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  4. Pornography: A Philosophical Introduction.Mari Mikkola - 2019 - New York, USA: OUP.
    This book provides an introduction to philosophical treatments of pornography. It considers relevant debates in ethics, aesthetics, feminist philosophy, political philosophy, epistemology, and social ontology thus offering a comprehensive examination of the topic. While offering an introduction, the book also puts forward substantive philosophical views on pornography.
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  5. Problematization in Foucault’s Genealogy and Deleuze’s Symptomatology: Or, How to Study Sexuality Without Invoking Oppositions.Colin Koopman - 2018 - Angelaki 23 (2):187-204.
    The work of Michel Foucault and Gilles Deleuze frequently gave rise to a practice of philosophy as a form of critical problematization. Critical problematization both resonates between their thought and is also generative for contemporary philosophy in their wake. To examine critical problematization in each, a shared theme of inquiry provides a useful focal point. Foucault and Deleuze each deployed critical problematization in the context of studies of sexuality, a site of excited contestation that remains as crucial for us today (...)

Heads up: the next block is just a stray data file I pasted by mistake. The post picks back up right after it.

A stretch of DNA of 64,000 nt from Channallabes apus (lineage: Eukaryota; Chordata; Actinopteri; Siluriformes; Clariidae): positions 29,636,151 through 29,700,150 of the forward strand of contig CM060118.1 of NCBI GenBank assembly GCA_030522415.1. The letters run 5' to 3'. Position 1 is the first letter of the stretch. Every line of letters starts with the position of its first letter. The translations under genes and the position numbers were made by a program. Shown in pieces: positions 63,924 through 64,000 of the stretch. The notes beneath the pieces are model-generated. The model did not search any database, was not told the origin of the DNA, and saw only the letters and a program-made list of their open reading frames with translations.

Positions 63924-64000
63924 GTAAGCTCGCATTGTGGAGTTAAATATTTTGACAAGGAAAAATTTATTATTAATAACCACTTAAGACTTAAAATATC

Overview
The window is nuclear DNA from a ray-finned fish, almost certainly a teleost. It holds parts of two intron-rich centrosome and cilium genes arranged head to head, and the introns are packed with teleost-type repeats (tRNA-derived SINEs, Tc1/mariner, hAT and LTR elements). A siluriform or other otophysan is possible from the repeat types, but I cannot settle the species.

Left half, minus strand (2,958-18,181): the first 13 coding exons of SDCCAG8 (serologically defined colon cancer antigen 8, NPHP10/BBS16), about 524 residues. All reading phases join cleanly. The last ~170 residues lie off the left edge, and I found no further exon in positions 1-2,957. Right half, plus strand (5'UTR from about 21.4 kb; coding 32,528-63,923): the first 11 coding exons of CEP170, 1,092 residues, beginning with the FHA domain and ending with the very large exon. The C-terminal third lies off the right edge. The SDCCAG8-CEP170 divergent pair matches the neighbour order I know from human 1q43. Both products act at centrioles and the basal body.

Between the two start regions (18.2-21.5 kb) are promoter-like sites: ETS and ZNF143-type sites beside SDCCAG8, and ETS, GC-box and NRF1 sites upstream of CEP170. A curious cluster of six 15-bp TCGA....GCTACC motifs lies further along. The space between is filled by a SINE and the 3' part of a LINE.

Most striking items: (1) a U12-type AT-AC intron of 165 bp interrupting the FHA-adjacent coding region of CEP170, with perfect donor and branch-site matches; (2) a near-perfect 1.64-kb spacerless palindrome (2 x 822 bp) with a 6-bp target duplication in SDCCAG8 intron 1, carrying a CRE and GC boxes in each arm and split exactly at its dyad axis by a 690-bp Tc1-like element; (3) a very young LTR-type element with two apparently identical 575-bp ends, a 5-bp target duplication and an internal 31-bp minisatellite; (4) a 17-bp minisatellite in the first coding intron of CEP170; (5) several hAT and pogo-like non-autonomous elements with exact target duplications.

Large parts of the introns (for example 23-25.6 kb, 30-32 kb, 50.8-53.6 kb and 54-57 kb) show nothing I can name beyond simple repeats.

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  6. Racial Sexual Desires.Raja Halwani - 2017 - In Raja Halwani, Alan Soble, Sarah Hoffman & Jacob Held (eds.), The Philosophy of Sex: Contemporary Readings, 7th edition. Lanham, Md, USA: Rowman & Littlefield. pp. 181-199.
  7. Dangerous Discourses of Disability, Subjectivity and Sexuality by Margrit Shildrick. [REVIEW]Joel Michael Reynolds - 2018 - International Journal of Feminist Approaches to Bioethics 11 (1):162-167.